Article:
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Official Journal of the Italian Society of Anesthesiology, Analgesia, Resuscitation and Intensive Care
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Minerva Anestesiologica 2001 April;67(4):238-47

Copyright © 2009 EDIZIONI MINERVA MEDICA

language: English

Pathophysiology of prone positioning in the healthy lung and in ALI/ARDS

Pelosi P., Caironi P., Taccone P., Brazzi L.

Università degli Studi - Milano Ospedale Maggiore Policlinico IRCCS - Milano (Italy) Istituto di Anestesia e Rianimazione Università dell’Insubria - Varese * Dipartimento di Scienze Cliniche e Biologiche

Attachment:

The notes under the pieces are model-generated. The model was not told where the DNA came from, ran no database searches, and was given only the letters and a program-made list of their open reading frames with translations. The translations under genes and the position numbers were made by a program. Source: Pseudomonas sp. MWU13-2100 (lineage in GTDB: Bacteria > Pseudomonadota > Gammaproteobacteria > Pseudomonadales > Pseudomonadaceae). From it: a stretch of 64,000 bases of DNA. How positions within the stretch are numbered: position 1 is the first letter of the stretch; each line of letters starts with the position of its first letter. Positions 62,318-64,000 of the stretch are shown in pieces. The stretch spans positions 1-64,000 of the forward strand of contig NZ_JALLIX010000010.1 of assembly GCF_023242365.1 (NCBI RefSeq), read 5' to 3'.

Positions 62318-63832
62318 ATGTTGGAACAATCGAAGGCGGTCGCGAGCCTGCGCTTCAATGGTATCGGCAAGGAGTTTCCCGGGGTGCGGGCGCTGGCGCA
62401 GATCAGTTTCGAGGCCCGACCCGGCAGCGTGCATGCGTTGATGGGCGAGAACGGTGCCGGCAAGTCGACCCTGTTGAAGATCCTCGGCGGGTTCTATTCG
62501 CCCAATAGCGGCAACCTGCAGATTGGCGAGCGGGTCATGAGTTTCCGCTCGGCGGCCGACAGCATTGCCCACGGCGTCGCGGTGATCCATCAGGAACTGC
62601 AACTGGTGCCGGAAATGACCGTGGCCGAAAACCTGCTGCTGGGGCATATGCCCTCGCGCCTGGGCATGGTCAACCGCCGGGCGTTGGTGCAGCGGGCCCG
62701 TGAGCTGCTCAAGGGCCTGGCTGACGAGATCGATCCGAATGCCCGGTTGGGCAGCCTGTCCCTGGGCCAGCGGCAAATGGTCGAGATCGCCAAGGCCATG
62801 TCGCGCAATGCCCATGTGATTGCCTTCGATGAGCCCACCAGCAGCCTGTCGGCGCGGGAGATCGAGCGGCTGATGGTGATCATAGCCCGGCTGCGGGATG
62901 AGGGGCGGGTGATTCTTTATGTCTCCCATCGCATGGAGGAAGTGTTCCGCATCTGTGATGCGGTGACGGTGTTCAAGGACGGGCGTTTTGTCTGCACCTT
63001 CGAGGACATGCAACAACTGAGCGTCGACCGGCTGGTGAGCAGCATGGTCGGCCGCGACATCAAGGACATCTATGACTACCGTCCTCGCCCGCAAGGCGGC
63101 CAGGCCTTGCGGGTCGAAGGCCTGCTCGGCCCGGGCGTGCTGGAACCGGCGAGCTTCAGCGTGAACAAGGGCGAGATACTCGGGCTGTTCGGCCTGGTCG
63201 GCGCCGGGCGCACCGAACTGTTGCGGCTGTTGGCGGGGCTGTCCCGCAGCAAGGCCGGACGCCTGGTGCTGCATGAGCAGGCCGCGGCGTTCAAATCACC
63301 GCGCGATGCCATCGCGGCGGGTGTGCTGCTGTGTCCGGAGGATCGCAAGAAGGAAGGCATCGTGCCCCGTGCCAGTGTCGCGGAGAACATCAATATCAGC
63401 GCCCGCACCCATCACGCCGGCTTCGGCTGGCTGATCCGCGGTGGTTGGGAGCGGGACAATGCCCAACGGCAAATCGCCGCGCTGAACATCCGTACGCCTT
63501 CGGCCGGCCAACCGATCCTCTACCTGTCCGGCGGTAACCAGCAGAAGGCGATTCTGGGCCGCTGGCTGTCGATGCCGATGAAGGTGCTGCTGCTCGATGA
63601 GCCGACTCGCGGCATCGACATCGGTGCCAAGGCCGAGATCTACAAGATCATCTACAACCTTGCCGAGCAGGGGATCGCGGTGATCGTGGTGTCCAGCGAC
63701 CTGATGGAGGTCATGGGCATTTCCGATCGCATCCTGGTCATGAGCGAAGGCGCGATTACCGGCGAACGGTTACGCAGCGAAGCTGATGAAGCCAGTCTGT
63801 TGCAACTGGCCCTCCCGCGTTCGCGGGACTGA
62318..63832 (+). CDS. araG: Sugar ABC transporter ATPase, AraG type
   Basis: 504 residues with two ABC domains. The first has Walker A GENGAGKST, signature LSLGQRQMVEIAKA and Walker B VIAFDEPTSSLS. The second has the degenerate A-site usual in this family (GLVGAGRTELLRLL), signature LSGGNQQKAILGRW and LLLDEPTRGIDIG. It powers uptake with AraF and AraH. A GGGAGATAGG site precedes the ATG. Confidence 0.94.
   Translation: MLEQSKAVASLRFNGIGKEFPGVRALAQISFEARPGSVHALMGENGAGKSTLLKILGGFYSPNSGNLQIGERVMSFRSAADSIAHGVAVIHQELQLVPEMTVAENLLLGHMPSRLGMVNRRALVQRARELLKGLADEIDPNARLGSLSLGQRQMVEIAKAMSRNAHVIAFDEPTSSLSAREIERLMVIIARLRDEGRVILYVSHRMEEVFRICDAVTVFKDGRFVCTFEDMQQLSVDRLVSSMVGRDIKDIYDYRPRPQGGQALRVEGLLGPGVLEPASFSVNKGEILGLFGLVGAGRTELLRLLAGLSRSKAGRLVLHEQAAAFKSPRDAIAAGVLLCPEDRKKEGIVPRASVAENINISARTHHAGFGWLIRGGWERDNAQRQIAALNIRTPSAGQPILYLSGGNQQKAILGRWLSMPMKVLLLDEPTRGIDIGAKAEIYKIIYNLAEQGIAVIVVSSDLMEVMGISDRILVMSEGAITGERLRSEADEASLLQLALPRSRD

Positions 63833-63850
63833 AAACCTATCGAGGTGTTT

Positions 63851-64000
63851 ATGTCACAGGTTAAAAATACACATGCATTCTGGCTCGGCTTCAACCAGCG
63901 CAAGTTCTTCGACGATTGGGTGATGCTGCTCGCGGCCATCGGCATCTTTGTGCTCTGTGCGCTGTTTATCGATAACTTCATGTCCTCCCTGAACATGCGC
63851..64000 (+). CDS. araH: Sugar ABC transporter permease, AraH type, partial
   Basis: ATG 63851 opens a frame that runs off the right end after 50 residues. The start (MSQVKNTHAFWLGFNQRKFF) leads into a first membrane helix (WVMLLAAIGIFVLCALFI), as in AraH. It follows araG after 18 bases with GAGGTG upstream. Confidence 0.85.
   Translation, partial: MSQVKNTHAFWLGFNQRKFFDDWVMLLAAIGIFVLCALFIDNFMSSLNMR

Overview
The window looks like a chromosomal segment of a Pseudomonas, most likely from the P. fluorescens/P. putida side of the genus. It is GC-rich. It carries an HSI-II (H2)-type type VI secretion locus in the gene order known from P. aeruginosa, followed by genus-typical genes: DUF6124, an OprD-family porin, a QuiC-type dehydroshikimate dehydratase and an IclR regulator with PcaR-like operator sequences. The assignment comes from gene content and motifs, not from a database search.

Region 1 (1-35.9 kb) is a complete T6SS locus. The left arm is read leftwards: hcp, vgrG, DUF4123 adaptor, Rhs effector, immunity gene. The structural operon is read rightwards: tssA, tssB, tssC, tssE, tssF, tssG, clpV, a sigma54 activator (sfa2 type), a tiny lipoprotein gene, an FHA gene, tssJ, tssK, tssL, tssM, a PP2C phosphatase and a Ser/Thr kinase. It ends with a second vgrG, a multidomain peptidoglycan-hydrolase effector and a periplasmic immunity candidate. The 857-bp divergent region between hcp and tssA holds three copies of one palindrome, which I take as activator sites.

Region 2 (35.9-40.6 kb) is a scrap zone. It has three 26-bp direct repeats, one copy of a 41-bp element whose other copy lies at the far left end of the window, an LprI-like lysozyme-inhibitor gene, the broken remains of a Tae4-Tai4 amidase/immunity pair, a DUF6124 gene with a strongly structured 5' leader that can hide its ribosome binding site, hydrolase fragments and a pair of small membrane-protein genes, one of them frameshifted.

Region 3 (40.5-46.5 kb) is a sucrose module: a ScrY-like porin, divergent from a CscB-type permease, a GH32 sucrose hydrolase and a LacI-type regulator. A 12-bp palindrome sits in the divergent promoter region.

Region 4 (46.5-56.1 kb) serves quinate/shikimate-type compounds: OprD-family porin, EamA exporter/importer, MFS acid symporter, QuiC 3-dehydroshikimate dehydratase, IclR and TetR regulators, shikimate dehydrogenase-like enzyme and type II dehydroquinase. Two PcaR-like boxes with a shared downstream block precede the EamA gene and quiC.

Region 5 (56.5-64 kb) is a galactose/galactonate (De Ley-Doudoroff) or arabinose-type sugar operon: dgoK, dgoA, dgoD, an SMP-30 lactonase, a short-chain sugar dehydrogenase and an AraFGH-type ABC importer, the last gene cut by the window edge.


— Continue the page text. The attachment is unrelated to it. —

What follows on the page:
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­Prone posi­tion was initial­ly intro­duced in ­healthy anes­the­tized and par­a­lyzed sub­jects for sur­gi­cal spe­cif­ic rea­sons. ­Then, it was ­used dur­ing ­acute res­pir­a­to­ry fail­ure to ­improve gas ­exchange. The inter­est on ­prone posi­tion dur­ing ALI/­ARDS pro­gres­sive­ly ­increased, ­even if the mech­a­nisms lead­ing to a res­pir­a­to­ry improve­ment are not yet com­plete­ly under­stood. In nor­mal sub­jects, dur­ing anes­the­sia and par­al­y­sis, ­prone posi­tion deter­mines a ­more homo­ge­ne­ous dis­tri­bu­tion of the grav­i­ta­tion­al gra­di­ent of alveo­lar infla­tion, a ven­ti­la­tion dis­trib­ut­ed ­towards the non depen­dent ­lung ­regions and a ­reverse of the grav­i­ta­tion­al dis­tri­bu­tion of region­al per­fu­sion, ­even if fac­tors oth­er ­than grav­ity are ­involved. More­over, ­prone posi­tion caus­es, ­both in ­healthy sub­ject and in ­obese ­patients, an improve­ment in oxy­gen­a­tion and in func­tion­al resid­u­al capac­ity with­out affect­ing res­pir­a­to­ry ­system, ­lung and ­chest ­wall com­pli­ance. In ALI/­ARDS ­patients, ­prone posi­tion ­lead to a ­reverse of the alveo­lar infla­tion and ven­ti­la­tion dis­tri­bu­tion, due to the ­reverse of hydro­stat­ic pres­sure over­ly­ing ­lung paren­chy­ma, the ­reverse of ­heart ­weight, and the chang­es in ­chest ­wall ­shape and mechan­i­cal prop­er­ties. Lit­tle ­data are avail­able for the mod­ifi­ca­tions in region­al ­lung per­fu­sion. The pos­sible mech­a­nisms ­involved in oxy­gen­a­tion improve­ment dur­ing ­prone posi­tion in ALI/­ARDS ­patients are: 1) ­increased ­lung vol­umes; 2) redis­tri­bu­tion of ­lung per­fu­sion; 3) recruit­ment of dor­sal spac­es ­with ­more homo­ge­ne­ous ven­ti­la­tion and per­fu­sion dis­tri­bu­tion. ­From a clin­i­cal ­point of ­view, ­prone posi­tion ­seems to be a ­very prom­is­ing treat­ment for ALI/­ARDS, ­even if its use is not yet a stan­dard clin­i­cal prac­tice. We ­have recent­ly fin­ished a ran­dom­ized-con­trolled ­trial in ­order to inves­ti­gate the clin­i­cal ­impact of ­this pro­ce­dure. In the pre­lim­i­nary ­phase of the ­study per­formed in 35 Ital­ian Inten­sive ­Care ­Units, we stud­ied, ­from 1996 to 1998, 73 ­patients ­with a PaO2/FiO2 of 123±42 and a ­SAPS (Sim­pli­fied ­Acute Phys­iol­o­gy ­Score) of 38±11. ­After the ­first ­hour of ­prone posi­tion­ing, the PaO2/FiO2 ­ratio of 76% of the ­patients had ­increased by ­more ­than 20 ­mmHg (respond­er) ­with a ­mean ­increase of 78±53 ­mmHg. The pro­por­tion of respond­ers ­increased to 85% ­after 6 ­hours of ­prone posi­tion­ing. The inci­dence of maneu­ver-relat­ed com­pli­ca­tions and ­severe and ­life-threat­en­ing com­pli­ca­tions was extreme­ly ­rare. The over­all mor­tal­ity at ICU dis­charge was 51% and the ICU ­stay was sim­i­lar in sur­vi­vors and non sur­vi­vors (17.8±11.6 vs 17.8±11.4 ­days).

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